• Difficulty interacting with other students and tutors.
  • Misunderstanding or naivety within social interactions.
  • Anxiety within social interactions.
  • Reliance on routines and a dislike of sudden changes.
  • Poor organisational skills.
  • Easily distracted.
  • Confusion of relevant and irrelevant information.
  • Focusing on inappropriate details.

Students with autistic spectrum disorders may find group work situations problematic due to their difficulties with social interaction, specific group work difficulties might include: missing unspoken messages given through body language, facial expression, or tone of voice, making remarks that appear to be inappropriate to the context of the conversation, and difficulty accommodating to different audiences.

Students with autistic spectrum disorders are more likely to use language literally, finding it difficult to understand metaphors, jokes or abstract concepts. Their difficulty with the abstract and their inflexibility in thinking can extend to other areas, for example reliance on fixed routines or demonstrating repetitive behaviour, such as wishing to sit in the same seat, they may experience distress when these routines are disrupted.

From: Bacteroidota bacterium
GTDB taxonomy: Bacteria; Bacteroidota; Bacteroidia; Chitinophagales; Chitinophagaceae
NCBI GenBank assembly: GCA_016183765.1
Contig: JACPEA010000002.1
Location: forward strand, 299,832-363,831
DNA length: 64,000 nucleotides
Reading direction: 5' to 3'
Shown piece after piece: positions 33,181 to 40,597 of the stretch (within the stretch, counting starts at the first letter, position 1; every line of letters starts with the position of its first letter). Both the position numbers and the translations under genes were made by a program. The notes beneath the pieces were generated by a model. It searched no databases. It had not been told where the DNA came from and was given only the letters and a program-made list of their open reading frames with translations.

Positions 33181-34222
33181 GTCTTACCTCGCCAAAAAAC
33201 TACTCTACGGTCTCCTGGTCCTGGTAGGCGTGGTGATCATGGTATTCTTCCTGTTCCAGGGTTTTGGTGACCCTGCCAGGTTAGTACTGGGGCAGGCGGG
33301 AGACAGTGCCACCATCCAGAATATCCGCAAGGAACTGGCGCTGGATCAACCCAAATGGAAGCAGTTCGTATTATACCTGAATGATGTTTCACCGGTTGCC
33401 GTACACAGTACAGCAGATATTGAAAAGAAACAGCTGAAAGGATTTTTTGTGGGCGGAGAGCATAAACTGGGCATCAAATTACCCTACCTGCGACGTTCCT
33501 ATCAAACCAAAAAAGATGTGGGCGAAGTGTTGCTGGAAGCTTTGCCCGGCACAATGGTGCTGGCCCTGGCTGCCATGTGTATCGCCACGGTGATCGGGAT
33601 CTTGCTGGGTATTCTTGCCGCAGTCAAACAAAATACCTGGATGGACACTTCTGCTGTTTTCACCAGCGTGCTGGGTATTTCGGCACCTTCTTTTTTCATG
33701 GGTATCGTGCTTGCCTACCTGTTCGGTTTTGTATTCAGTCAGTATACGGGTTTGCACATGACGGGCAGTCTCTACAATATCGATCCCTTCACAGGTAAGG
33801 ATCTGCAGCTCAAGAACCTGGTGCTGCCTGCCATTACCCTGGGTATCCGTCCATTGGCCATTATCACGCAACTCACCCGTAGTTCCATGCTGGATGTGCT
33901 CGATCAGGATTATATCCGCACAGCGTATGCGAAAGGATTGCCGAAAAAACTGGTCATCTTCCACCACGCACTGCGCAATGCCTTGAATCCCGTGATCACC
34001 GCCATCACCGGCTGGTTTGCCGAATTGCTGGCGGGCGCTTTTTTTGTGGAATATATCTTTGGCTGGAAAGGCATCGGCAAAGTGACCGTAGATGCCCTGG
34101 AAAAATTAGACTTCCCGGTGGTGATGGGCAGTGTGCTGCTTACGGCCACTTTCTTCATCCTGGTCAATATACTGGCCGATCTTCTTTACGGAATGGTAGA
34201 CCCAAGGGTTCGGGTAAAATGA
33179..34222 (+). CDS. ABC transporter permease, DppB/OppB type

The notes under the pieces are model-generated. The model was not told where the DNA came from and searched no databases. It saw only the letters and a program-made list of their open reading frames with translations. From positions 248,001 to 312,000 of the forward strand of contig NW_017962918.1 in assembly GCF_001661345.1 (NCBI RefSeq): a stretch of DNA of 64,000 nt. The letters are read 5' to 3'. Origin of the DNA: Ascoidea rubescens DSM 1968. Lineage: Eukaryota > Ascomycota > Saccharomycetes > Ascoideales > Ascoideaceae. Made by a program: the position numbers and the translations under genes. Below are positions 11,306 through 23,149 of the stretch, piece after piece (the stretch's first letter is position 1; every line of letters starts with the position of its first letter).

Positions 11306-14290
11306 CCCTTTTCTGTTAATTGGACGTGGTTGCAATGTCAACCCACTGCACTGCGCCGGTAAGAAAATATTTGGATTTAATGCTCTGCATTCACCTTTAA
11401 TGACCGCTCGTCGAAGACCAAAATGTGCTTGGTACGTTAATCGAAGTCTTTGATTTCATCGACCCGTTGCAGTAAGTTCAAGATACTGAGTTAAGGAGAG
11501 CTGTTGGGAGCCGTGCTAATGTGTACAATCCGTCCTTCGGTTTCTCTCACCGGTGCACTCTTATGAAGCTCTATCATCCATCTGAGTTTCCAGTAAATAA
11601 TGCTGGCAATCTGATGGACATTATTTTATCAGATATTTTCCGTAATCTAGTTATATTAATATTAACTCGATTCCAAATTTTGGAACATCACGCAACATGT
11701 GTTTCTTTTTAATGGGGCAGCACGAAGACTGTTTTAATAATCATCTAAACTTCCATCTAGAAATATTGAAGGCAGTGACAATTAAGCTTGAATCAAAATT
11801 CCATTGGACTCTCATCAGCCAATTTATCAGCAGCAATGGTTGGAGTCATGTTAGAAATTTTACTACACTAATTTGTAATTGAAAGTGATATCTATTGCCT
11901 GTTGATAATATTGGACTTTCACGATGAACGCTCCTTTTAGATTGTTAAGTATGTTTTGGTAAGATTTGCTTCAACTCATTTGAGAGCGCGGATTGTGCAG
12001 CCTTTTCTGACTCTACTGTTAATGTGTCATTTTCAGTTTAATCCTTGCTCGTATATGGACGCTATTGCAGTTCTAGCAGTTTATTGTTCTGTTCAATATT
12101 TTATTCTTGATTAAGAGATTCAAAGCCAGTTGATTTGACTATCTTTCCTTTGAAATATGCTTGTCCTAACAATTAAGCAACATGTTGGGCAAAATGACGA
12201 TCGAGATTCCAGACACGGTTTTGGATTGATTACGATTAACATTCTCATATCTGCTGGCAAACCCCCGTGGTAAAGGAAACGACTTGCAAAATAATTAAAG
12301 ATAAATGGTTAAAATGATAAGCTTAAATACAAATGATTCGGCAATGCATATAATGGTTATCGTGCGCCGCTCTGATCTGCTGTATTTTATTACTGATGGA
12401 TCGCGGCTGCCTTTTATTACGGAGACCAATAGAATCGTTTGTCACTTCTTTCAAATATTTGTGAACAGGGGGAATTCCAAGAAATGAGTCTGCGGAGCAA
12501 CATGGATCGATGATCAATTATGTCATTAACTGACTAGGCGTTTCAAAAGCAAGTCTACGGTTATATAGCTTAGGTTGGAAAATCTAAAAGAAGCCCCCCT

Education Studies and Autistic Spectrum Disorders

Challenges – this link takes you to more specific challenges associated with learning. 


Education Studies and Students with Autism

Autism is a lifelong developmental disorder that affects the way an individual communicates and relates to people around them. Children and adults with autism experience difficulties with everyday social interaction. Their ability to develop friendships is generally limited due to their capacity to understand other people’s emotional expression.

People with autism often have accompanying learning difficulties but all individuals share the same common difficulty in making sense of the world around them.

Students with autistic spectrum disorders can experience a number of difficulties which may affect their studies.

People with autism generally experience three main areas of difficulty; these are known as the triad of impairments:

  • Social interaction – difficulty with social relationships, e.g. appearing aloof and indifferent to others.
  • Social communication – difficulty with verbal and non-verbal communication, e.g. not fully understanding the meaning of common gestures, facial expressions or tone of voice.